Antecedent-Based Self-Management Tactics Manipulating MOs Person behaves in a way that creates an MO The MO then evokes or abates behavior e.g., eating before grocery shopping e.g., drinking tea to quit smoking Providing Response Prompts

Antecedent-Based Self-Management Tactics:

Antecedent-Based Self-Management Tactics Performing the Initial Steps of a Chain e.g., leaving the open bag on the counter… Removing Items Necessary for an Undesired Behavior Limiting Undesired Behavior to Restricted Stimulus Conditions e.g., reducing stereotypy or sexual behavior in public Dedicating a Specific Environment for a Desired Behavior e.g., studying with the peach candle…


Self-Monitoring Self-recording, self-observation Person observes his behavior systematically and records the occurrence or nonoccurrence of a target behavior Monitoring alone can change behavior! Can be combined with Self-Evaluation Compares performance with a goal or standard Can be combined with contrived consequences for meeting or not meeting goals Why does self-monitoring work? Covert statement “I did well!” self-reinforces performance Performing below standard produces guilt that can be avoided by improving your performance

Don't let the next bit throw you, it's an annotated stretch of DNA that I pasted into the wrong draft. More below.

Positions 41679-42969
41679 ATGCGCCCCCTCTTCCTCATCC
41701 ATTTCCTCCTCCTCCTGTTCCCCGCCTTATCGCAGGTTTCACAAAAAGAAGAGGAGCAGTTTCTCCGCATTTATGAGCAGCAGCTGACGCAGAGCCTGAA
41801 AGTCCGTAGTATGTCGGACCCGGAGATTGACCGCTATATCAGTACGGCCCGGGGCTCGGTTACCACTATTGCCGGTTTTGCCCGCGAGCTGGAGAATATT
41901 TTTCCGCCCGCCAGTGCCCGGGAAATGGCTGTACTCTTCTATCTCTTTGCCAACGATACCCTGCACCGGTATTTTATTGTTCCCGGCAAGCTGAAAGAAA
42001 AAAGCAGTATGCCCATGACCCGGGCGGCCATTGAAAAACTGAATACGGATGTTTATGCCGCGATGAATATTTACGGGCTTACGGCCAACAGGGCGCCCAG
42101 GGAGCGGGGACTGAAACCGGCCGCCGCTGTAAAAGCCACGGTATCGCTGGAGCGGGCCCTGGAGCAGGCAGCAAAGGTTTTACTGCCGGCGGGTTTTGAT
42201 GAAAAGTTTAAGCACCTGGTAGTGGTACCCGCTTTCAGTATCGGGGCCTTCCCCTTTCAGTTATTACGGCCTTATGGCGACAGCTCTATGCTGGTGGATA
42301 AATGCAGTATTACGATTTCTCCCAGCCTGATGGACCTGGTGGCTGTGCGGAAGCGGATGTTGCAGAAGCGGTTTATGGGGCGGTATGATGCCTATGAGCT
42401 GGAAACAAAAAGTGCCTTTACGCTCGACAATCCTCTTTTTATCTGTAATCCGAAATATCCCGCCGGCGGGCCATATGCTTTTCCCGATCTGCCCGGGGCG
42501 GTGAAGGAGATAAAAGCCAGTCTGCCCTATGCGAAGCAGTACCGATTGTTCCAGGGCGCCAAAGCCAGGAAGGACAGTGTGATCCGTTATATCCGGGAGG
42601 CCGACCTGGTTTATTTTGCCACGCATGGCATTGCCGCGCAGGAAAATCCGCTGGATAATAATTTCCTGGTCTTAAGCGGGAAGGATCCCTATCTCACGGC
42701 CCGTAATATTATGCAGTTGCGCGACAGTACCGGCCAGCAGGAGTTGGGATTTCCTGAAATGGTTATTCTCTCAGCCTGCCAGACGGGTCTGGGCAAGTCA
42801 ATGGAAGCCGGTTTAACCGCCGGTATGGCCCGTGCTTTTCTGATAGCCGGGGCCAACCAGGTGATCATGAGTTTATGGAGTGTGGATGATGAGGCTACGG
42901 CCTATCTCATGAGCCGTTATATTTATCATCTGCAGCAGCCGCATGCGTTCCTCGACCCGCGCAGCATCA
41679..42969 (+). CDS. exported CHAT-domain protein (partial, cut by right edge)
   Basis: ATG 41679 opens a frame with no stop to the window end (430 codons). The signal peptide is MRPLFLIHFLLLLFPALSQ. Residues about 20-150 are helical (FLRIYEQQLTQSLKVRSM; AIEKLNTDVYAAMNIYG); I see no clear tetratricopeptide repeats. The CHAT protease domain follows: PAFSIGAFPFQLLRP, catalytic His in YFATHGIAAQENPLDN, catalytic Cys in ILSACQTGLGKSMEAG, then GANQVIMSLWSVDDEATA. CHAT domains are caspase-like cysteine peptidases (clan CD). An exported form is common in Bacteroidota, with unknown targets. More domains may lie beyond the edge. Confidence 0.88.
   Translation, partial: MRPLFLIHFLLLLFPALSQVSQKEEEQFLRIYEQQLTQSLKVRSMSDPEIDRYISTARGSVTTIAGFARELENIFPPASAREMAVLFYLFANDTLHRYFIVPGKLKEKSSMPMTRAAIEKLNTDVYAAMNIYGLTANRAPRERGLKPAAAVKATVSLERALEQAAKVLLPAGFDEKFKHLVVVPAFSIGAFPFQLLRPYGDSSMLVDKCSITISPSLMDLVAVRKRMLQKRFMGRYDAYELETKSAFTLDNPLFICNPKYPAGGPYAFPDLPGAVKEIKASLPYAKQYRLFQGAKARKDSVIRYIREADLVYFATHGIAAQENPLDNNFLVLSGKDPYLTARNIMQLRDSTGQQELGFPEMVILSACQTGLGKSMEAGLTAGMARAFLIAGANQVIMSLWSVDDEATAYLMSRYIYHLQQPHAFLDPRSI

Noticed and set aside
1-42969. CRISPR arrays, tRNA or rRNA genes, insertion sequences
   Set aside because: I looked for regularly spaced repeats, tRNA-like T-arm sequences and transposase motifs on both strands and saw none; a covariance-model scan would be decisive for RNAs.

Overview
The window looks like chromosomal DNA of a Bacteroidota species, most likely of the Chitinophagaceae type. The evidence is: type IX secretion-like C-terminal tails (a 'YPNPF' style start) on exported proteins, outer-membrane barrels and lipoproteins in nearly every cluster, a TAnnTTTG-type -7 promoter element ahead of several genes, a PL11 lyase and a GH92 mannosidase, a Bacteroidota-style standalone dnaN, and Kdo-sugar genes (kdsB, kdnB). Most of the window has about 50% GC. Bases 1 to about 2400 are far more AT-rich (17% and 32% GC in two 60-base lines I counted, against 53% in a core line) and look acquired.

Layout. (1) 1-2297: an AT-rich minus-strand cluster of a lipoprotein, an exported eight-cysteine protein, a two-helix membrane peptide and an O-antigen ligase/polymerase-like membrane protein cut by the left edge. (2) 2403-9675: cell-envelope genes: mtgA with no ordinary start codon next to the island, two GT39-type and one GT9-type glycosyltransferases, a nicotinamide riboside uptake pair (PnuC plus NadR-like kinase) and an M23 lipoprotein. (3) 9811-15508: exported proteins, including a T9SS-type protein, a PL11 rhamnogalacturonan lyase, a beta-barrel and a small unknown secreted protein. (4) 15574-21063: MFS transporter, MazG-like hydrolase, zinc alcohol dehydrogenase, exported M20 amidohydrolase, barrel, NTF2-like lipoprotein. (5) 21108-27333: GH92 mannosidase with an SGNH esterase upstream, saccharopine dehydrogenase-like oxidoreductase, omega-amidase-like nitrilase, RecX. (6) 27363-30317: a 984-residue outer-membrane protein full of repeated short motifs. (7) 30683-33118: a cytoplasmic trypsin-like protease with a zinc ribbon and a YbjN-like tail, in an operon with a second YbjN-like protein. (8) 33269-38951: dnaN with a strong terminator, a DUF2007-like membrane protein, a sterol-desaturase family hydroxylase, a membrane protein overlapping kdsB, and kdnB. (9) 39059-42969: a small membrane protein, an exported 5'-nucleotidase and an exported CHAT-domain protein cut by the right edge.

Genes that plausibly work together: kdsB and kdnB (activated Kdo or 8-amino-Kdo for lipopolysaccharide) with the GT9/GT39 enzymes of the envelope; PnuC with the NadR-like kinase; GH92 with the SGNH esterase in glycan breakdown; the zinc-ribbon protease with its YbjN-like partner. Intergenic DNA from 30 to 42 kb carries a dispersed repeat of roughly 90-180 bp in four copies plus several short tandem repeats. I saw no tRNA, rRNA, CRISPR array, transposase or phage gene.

Guidelines for Self-Monitoring:

Guidelines for Self-Monitoring Provide materials that make it easy Wrist counters, timers, stop watches Simple datasheets Provide supplementary cues or prompts Tones, MotivAider Use more prompts in the beginning and gradually decrease Self-monitor the most important dimension of the target behavior Frequency, rate, latency, inter response time, duration Productivity more effective and preferred than on-task Self-monitor early and often Record as soon as possible but don’t interrupt the behavior to do it Use permanent products if possible Record the first step in the chain if possible Monitor more in the beginning Reinforce accurate self-monitoring Spot check and reinforce accuracy But perfect accuracy may not be necessary!

Self-Administered Consequences:

Self-Administered Consequences To Increase Desired Behavior Positive Reinforcement It amounts to arranging for a reward for achieving a goal Examples: Making music with positive reinforcement To become a permanent guitar player you play it at least a half hour each day Negative Reinforcement To get an aversive event to stop as a result of a response It often takes the form of worrying and feeling guilty Examples: To improve studying with positive reinforcement, you let yourself do something fun after you studied. To improve studying with negative reinforcement, you have to make yourself feel bad until you start studying